- These Are a Few of My Favorite Things (About Holiday Decorations)
- November 30, 2017 | Author: Ruth Orit Katz
- Law Firm: Lerch, Early & Brewer, Chartered - Bethesda Office
And, just like that, another year is nearing its end, which brings with it the holidays. Holiday parties, music, and of course, decorations. The burning question is whether associations should decorate their common areas or common elements for the holidays or forgo decorations entirely? While decorating brings with it a sense of community, it may also incite anger and resentment if the common area holiday display gives the impression that the community favors one holiday or religion over another. So, what should an association do? How should an association navigate requests by homeowners for holiday displays on homeowner property? Knowing the law surrounding these issues and planning ahead can help associations avoid the holiday blues, and instead, have a joyous and stress-free holiday season.
Common Area/Element Decorations
The Fair Housing Act prohibits discrimination on the basis of religion. Therefore, an association should avoid favoring (or appearing to favor) one religion over another when it displays its holiday decorations. An association may do so either by not decorating, decorating in a non-religious manner, or ensuring equal treatment of all religions if decorating in a religious manner.
Not decorating common areas and common elements may appear to be the easiest and safest route, but could also be perceived as “Scrooge-like.” Therefore, if an association makes the determination that it would like to decorate, those decorations should be carefully reviewed and monitored. An association, for example, may choose to decorate in a non-religious manner by hanging lights and displaying evergreens or pictures of snowflakes. If the association takes this approach, it’s important to be thoughtful. For example, while some may perceive Santa Claus as neutral, others do not. While an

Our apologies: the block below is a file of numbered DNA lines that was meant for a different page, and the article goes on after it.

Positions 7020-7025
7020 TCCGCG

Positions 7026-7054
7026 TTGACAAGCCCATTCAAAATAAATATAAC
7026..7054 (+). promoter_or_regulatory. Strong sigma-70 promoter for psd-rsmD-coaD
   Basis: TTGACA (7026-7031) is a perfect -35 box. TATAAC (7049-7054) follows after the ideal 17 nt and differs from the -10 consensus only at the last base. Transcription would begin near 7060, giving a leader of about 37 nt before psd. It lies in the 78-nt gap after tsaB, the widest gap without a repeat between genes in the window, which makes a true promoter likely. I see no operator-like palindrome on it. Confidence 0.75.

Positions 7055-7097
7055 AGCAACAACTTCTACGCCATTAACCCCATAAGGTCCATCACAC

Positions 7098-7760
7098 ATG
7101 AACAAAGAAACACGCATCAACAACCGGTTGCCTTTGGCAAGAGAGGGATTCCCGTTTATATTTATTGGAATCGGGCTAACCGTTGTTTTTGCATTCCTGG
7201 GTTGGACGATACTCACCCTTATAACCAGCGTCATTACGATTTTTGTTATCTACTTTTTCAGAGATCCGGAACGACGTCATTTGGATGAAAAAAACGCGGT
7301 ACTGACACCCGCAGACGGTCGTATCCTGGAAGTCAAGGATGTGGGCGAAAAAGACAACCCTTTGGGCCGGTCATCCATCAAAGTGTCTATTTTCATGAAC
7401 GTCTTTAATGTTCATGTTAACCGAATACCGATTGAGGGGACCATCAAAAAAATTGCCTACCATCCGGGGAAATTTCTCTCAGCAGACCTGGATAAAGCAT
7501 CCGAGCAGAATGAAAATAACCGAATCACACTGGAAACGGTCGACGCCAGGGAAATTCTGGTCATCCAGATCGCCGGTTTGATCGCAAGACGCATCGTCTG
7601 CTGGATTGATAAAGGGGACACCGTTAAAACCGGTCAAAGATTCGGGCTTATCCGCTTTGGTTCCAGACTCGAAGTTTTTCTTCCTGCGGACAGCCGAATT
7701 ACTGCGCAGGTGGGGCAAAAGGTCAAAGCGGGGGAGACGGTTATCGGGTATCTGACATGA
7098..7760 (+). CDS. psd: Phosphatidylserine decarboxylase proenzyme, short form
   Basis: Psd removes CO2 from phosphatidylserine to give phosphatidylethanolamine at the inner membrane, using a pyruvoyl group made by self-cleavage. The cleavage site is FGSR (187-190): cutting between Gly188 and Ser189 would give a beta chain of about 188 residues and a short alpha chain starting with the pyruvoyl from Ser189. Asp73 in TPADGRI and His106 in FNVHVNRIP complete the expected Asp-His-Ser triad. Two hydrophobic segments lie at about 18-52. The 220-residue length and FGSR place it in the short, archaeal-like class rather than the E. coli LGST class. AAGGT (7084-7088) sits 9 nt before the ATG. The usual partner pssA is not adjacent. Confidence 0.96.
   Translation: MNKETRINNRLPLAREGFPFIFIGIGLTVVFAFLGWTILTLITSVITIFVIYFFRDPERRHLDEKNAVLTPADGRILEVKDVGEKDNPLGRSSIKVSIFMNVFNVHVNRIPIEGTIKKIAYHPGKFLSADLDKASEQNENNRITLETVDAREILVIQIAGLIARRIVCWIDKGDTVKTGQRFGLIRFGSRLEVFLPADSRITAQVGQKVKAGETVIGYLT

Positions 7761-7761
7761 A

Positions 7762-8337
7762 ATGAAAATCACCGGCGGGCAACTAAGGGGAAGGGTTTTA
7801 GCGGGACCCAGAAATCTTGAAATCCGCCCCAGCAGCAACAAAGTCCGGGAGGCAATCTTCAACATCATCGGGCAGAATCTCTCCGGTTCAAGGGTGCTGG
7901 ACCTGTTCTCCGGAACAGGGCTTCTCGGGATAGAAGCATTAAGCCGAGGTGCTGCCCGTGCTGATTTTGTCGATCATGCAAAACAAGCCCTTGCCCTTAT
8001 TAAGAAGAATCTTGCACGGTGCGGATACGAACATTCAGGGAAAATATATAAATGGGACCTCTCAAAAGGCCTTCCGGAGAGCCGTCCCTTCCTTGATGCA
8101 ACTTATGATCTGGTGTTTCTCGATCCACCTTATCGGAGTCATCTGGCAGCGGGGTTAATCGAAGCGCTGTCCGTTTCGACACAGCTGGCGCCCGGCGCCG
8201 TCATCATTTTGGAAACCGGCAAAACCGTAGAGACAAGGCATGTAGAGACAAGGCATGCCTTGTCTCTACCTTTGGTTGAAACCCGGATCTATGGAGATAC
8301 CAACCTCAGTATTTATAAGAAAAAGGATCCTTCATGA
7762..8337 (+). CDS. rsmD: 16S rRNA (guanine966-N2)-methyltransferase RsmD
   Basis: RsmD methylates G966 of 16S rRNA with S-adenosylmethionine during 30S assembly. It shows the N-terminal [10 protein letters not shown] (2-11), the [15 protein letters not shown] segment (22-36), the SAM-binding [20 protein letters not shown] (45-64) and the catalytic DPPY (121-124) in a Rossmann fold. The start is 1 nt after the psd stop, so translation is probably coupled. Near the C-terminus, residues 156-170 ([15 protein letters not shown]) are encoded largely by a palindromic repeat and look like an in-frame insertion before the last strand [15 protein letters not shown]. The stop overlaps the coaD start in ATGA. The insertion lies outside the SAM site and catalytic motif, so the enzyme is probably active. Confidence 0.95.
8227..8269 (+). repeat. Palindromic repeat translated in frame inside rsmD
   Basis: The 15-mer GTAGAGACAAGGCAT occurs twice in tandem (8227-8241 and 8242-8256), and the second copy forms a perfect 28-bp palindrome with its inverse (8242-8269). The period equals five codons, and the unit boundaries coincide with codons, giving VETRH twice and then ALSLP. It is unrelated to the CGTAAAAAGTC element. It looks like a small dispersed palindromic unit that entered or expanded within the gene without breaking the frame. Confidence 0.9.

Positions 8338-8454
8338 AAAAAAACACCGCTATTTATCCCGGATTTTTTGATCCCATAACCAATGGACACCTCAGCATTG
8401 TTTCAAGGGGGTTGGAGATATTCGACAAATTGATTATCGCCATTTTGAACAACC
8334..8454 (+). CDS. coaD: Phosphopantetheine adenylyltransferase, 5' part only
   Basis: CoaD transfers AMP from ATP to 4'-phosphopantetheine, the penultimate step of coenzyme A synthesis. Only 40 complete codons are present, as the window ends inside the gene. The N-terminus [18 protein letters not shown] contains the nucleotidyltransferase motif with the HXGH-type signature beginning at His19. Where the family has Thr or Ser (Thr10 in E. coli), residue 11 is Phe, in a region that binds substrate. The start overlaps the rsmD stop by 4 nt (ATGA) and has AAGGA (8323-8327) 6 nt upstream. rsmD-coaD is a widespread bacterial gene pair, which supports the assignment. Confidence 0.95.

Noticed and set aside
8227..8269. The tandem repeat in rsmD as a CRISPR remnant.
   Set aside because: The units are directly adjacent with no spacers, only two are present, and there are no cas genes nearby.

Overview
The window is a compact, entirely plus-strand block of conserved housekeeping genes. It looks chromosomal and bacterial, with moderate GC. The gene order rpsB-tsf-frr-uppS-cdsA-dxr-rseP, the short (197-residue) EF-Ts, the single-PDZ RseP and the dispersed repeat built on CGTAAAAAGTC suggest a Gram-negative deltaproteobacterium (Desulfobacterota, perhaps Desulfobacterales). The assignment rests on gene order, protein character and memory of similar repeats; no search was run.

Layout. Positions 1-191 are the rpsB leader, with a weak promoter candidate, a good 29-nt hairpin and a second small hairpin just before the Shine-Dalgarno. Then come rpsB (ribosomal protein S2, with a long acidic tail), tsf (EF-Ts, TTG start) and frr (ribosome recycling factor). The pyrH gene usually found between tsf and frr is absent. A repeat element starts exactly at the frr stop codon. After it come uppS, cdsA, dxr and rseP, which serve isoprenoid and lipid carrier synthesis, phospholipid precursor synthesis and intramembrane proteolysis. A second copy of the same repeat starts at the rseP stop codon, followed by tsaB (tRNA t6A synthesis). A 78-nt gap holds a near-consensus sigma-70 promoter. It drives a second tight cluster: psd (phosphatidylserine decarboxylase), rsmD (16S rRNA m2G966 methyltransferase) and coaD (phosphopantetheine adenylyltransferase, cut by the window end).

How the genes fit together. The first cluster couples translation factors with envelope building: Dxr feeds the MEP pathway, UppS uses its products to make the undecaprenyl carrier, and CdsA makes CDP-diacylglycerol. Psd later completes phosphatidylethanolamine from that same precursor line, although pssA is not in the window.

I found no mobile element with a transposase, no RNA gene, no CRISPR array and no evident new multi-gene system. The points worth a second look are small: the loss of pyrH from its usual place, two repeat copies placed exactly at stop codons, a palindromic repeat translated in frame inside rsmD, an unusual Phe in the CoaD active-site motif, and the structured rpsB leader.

association doesn’t need to go to an extreme, it is important to be cognizant of the decorations on display.
Alternatively, if your association determines that it does wish to decorate in a religious manner, it shouldn’t favor one religion over another and should give equal treatment to other religious affiliations. For example, if an association displays a nativity scene, it would be well-served to include an equally prominent religious symbol for Chanukah, Kwanza, etc. Also, if a challenge arises, or if someone believes their religion is being excluded, it’s important to review and consider their request, possibly with the help of legal counsel.
Your association’s governing documents may prohibit holiday decorations in their entirety. If so, the association should apply the restrictions consistently one holiday decoration versus another.
If the association’s documents permit holiday decorations, your association may wish to avoid battles over decorations by having a policy in place well before the holidays.
The policy should consider the size and location of the decoration and the time frame in which it may be kept up. When drafting a policy, it’s important to be specific about these restrictions so there is no confusion. It is also important to address the timing of when the holiday decorations may remain. Associations should be cognizant that the time for removing decorations for some holidays may not coincide with the timing of other holidays. Therefore, instead of listing a specific date that decorations must be removed, the association’s policy might just state that decorations must be removed 10 days after the holiday. Again, these rules should be reasonable and shouldn’t favor or be restrictive of one religion over another.
By keeping non-favoritism in mind, associations can enjoy a happy Chanukkah, Kwanza, Christmas, winter solstice, festivus or holiday, or non-holiday, of their choice.